Lucky Finds

Had a very lucky day at Chez-V V (okay it is Value Village – we say it with a french accent ouround our house – honouring hubby's french-canadian heritage).


I've been looking for a creamer for some time. We already have the "Cookie-Jar", some mugs and Huxley's special secret jar in this old Sears series. They are actually made in Canada. 

Our cookie-jar is where we keep candies and other treats in. The cookie-jar is never empty, yet because it is always here, although out of reach, it is not a big deal and sometimes weeks go by when Huxley requests nothing. 

Growing up there was a drawer in our living room that was always full of cookies and chocolate (normal for Switzerland.. giggle.. I don't know). I never craved sweets, yet knew that if I desired a little something I would not be denied. Hubby and I decided that although we eat very healthy, we would not outright deny our son his treats — all with the intention that he would not need to gorge himself on this "outlawed" food the minute he gets his own allowance. 

One could argue that it goes against our ovo-lacto-vegetarian diet, yet we talk about our choice of not needing meat in our diet, and so far he has clearly stated that he did not even want to try it. Who knows what he will do as he gets older. For now, the cookie-jar and the vegetarian diet are working for us.


The six little dwarfs.. waiting to help out at the next party.

The 6 little dwarfs. These just make me giggle.


Three new cookbooks have been added to my permanent cooking library this past week. Didn't plan it that way, alas I'm in heaven:


I still remember getting Heidi Swansons first book "Super Natural Cooking" about 3 or 4 years ago and virtually reading it cover to cover. I'm an avid follower of her blog 101 Cookbooks, and of course had to get her new book the week it came out. She did not disappoint with this follow-up book..



Plenty I saw a few weeks ago in my amazon recommendations and after a quick peek through put onto my wishlist. Didn't want to rush it… then I saw the book, leafed through it and went straight home to order it.. I already made the sweet-potato cakes (pg. 32) from it and wow.. they were absolutely delicious… I'm planning on making the cover-picture egg-plants for our easter lunch. A gorgeous book, unusual recipes and just vegetables.. 



The Blue-Chair Jam Cookbook promises to be a great inspiration during the jam-ing season. There are a lot of marmalade based recipes, with lots of citrus fruit, probably a few to many for my taste, however, the book just looks so wonderful on top of my Hoosier cabinet that I will still make many of the recipes from it. Must read it thoroughly when I have a chance, as it has lots of in-depth information on fruit cooking in general.

Yummy! yummy in my tummy!…


Here a little something we like to make:

1. Organic Hazelnut butter (or almond, macademia, walnut, peanut) (about 250 grams (half a large jar)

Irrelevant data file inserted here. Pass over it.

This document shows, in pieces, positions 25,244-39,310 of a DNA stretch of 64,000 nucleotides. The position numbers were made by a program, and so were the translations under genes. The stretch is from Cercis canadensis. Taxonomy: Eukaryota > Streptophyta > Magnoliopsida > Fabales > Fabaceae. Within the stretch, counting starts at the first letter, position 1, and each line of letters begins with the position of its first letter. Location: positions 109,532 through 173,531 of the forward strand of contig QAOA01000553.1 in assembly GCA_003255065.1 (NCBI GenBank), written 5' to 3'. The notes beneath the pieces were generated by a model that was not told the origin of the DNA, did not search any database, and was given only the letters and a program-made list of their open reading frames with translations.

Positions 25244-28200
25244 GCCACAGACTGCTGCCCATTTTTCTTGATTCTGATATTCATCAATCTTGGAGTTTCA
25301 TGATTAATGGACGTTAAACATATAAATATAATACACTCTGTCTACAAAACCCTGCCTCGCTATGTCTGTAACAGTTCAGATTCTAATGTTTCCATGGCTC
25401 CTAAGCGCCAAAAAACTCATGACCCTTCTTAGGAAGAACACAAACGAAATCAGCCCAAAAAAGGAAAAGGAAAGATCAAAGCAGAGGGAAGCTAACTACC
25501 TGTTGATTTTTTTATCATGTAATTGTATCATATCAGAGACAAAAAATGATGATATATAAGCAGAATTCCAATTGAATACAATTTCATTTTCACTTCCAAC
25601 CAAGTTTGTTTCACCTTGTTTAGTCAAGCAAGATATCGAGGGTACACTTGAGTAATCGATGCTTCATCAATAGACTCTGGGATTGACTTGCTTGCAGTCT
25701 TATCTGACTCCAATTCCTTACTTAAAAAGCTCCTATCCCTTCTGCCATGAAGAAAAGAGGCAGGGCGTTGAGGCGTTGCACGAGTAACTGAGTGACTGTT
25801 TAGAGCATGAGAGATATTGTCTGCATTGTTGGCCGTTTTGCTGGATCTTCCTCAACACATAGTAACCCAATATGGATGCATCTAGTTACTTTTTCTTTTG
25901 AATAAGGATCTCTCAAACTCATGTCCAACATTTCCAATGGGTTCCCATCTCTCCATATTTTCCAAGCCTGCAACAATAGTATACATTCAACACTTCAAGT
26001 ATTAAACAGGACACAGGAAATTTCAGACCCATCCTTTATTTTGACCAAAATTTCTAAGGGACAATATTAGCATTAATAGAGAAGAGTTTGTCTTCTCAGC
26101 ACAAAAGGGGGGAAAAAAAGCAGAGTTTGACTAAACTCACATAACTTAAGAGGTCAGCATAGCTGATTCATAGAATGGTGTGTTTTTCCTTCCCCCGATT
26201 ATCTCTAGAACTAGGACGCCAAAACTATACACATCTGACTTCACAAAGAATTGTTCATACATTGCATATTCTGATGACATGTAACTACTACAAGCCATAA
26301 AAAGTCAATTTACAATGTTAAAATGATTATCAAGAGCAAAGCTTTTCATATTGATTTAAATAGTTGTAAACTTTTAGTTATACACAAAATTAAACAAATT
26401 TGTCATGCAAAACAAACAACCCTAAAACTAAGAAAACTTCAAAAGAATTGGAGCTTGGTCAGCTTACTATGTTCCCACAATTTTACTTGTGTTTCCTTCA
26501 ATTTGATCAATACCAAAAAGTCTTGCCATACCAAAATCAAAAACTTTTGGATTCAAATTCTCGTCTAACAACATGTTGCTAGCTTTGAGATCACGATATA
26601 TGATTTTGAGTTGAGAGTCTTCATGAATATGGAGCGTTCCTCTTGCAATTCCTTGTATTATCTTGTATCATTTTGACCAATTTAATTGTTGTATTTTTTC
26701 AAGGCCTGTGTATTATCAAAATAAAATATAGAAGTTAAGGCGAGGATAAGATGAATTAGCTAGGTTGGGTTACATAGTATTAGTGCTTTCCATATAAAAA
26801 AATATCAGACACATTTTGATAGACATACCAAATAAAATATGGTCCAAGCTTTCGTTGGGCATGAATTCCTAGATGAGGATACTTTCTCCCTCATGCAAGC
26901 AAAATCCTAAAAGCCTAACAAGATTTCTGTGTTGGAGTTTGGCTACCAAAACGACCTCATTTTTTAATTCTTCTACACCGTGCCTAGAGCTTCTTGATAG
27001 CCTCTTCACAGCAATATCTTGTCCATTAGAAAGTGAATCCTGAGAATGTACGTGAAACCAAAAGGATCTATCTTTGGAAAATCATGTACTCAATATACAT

2. A handfull of chocolate chips (depending how chocolaty you'd like it)

3. 1 teaspoon Virgin Coconut oil (this is our magic ingredient)

Put into microwave oven for about 2 minutes (or heat in water bath on stove-top) 

Stir vigurously

Put into fridge to let set – Bingo.. homemade Hazelnut-choclate spread, also known as Nutella


Enjoy and do let me know how you like it…




Last fall was a very busy time, so much happening, so little time and then the ground froze on me. I panicked, as I didn't have a chance to harvest our Jerusalem Artichoke. I thought that maybe we would get a January thaw, but no such luck.

On Thursday, I saw a squirrel dig in the grass and decided to see what's happening in the back yard to get it so excited.. lo and behold, much of the ground is thawed. So I pulled on the sunchoke plant (they are annuals), and it came easily out of the ground, not many artichokes though. When I pulled out the next plant however, I found a few chokes in the soil.. I went and got the shovel.. and here my dears is my harvest:


I haven't weighed it yet, but I guess it's around 3kg.

This is from 6 plants. I had put them in the middle of the garden. Not knowing how exactly they would do in my space (it was my first time trying them), I regretted that decision, as they blocked all the light from my swiss chard harvest (i.e. there was no swiss chard harvest last year). This year they are going against the back fence, to block the view and to let them have fun and expand.

My husband was worried if the chokes would taste okay after being frozen in the ground, and they did. It was after reading in many places that once you plant them, they are very hard to get rid off, that I decided that the tubers must likely be okay to stay in the ground during the winter.. now on to preserving and cooking them.. yummy!… 

If you cook with them and have a favourite recipe, I would love to hear about it.